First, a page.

Updated: Sep 27
March 26, 2020
Over the past few weeks the COVID-19 epidemic has resulted in an unprecedented change in our financial lives, personal lives, and in some cases the health of our families. In an attempt to help return some sense of normalcy and stability to the US economy, Congress passed an unprecedented relief package, known as the Coronavirus Aid, Relief, and Economic Security (CARES) Act. This economic relief bill is the largest in U.S. history and allocates over 2.2 Trillion dollars to support the individuals and business that have been hit the hardest by the recent economic turmoil. This 880 page document contains a number of provisions and nuances, and these rules make changes to an already complicated tax code, but we will highlight many of the items we believe are most important to our clients (and their families) below (with appropriate simplicity, because not all of us are CPAs).
We have a very diverse group of clients that we serve. Some of these items may not apply to you directly, but they may apply to members of your family. In order to make it easy to navigate this message, we have split the document up between personal finance provisions and business provisions.
Please note, we are Financial Advisors – CPAs. Please confirm all of this information with your trusted tax advisor.
Personal Finance Provisions
Recovery Rebates: Single tax filers and married individuals (filing jointly) will receive a one-time payment of $1,200 or $2,400 respectively, subject to income limits (single: under $75,000 adjusted gross income receives the full benefit with a partial phase out up to $99,000; married filing jointly: under $150,000 adjusted gross income receives the full benefit with a partial phase out up to $198,000). These numbers are based on your most recently filed tax return. If you have children, you receive an extra $500 for each child. This rebate is not considered “taxable income” for tax purposes.
Note: This does not apply for individuals who are considered “dependents” on someone else’s tax return.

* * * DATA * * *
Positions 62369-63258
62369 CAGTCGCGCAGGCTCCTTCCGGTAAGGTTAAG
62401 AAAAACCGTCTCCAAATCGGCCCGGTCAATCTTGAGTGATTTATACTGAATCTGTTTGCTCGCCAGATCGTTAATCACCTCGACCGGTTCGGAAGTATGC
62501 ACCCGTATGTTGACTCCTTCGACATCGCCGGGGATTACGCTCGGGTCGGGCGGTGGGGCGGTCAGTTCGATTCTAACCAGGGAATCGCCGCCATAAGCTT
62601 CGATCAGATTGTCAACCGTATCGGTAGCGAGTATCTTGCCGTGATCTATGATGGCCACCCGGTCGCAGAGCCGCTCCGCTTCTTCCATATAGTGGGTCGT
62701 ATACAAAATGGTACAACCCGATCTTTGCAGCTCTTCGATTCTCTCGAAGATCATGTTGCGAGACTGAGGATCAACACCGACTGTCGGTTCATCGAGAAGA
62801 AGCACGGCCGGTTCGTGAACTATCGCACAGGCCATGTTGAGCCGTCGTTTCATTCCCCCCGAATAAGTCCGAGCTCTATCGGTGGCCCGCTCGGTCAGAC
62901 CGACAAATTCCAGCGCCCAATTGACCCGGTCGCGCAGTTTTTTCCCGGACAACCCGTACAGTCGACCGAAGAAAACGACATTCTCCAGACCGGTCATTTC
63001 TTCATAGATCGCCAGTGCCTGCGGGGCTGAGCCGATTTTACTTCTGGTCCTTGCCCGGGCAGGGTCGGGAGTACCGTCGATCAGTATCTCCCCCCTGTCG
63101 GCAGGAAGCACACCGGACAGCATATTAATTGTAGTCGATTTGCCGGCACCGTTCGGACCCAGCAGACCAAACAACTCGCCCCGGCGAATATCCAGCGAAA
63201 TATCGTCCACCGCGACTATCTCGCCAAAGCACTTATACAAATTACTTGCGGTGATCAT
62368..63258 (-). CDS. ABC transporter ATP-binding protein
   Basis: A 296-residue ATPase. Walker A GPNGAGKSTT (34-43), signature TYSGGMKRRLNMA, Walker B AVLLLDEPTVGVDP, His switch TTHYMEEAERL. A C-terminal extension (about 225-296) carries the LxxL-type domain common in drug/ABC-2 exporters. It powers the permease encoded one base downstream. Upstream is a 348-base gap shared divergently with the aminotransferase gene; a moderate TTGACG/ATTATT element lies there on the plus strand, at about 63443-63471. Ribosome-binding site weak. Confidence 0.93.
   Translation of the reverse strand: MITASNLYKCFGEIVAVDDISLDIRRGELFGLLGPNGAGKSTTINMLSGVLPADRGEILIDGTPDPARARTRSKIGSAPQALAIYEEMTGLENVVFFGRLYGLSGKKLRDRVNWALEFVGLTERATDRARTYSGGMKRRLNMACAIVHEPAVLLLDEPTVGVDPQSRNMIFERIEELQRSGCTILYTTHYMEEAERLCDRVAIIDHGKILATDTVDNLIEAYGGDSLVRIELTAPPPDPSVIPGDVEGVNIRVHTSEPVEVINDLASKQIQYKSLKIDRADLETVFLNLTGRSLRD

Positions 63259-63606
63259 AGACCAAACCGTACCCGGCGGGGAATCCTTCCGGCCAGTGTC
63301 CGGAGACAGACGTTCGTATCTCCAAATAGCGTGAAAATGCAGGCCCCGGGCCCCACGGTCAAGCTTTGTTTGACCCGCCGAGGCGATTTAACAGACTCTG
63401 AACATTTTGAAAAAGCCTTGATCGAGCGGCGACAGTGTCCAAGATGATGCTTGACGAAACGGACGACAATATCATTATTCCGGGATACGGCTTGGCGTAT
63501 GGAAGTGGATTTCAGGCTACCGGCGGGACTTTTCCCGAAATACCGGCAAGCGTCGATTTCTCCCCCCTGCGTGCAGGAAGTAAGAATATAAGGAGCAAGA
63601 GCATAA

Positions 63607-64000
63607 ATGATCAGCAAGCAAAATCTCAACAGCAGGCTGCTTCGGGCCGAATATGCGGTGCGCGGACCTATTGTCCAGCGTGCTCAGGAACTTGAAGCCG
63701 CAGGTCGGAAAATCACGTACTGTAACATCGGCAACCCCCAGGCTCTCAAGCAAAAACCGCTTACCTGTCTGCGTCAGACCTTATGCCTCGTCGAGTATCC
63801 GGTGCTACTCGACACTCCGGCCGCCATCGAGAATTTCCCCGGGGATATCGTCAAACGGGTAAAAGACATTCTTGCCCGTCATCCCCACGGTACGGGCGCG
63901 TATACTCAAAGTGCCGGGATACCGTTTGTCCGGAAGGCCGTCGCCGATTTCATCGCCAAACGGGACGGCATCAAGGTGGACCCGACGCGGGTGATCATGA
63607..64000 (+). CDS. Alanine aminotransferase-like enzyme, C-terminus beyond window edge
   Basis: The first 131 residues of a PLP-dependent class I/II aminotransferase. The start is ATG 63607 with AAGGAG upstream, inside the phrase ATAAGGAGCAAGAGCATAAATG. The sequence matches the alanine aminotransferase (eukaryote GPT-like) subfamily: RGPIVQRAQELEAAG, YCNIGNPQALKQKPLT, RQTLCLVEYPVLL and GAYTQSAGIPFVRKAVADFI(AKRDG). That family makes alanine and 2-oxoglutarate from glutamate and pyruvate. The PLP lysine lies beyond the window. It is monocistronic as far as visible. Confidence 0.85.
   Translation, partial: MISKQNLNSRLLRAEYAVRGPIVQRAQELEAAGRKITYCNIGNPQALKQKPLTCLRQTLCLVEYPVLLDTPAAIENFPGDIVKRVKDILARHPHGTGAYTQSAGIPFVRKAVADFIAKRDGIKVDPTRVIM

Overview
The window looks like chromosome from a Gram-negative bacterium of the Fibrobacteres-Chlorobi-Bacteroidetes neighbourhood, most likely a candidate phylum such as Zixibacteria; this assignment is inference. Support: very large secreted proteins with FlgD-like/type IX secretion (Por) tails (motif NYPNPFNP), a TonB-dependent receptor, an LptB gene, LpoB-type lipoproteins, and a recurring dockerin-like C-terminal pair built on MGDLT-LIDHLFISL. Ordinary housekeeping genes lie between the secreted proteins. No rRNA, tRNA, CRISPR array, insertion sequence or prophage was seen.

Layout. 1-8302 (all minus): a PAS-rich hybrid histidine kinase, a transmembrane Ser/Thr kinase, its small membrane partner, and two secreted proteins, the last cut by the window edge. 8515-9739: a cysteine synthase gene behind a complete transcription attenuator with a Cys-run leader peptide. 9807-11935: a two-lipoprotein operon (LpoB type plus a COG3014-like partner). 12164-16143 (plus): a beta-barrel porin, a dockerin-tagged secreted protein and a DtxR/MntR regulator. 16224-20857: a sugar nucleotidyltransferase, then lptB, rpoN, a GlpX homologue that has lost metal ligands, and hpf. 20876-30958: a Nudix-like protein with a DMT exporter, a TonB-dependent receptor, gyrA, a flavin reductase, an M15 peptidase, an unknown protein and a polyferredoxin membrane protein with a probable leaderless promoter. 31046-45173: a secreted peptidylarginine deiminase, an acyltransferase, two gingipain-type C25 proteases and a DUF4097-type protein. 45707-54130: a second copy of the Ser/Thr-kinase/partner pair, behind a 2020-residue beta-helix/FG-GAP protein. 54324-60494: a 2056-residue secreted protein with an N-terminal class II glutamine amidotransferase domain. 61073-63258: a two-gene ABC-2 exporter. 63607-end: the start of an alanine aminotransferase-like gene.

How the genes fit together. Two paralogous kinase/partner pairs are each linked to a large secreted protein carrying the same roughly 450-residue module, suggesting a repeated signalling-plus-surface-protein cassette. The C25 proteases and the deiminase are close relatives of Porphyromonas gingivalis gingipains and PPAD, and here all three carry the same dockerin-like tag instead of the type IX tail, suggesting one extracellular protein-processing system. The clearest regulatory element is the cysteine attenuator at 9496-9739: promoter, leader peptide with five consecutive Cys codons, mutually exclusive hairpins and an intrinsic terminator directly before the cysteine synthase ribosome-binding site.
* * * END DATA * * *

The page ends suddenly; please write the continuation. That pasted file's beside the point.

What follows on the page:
Recommendation: If you or a member of your family will been titled to these benefits and needs the money sooner rather than later, make sure that the IRS has your bank account information on file so that you can receive a direct deposit. If they don’t, the IRS will send a check and this process could take significantly longer.
The tax filing deadline has been moved from April 15th to July 15th for 2020.
If you pay estimated tax payments, the April 15th payment has been changed to July 15th. The June payment has not been changed yet, but we expect to see details on a potential change soon.
Recommendation: If you believe you are entitled to a refund, you should file as soon as possible
Benefits have been expanded to include self-employed individuals and independent contractors. The payment period has been extended to 39 weeks, and the normal payment has been increased by $600 per week.
Recommendation: If you lose your job, make applying for Unemployment Insurance your top priority.
Student Loan Relief: All payments and interest accrual for federal student loans (through the Department of Education) are suspended through September 30th, 2020. While the Act focuses on federal loans, it’s possible that private lenders may loosen up their rules as well.
Recommendation: Call your lender or loan administrator to determine whether or not you (or your family members) are eligible.
Retirement Accounts: Required Minimum Distributions (RMD):
RMDs from IRAs and Qualified Retirement Plans do not need to be taken for 2020.
Recommendation: If you do not need to use your Required Minimum Distribution payment to supplement your cash flow, it may make sense to take advantage of this deferral. If you have already taken your RMD, though, you may be out of luck. One exception to this is if you have taken your RMD in the past two months, you may be eligible for a “60 day rollover” and be allowed to either add the funds back to the account or to another pre-tax IRA.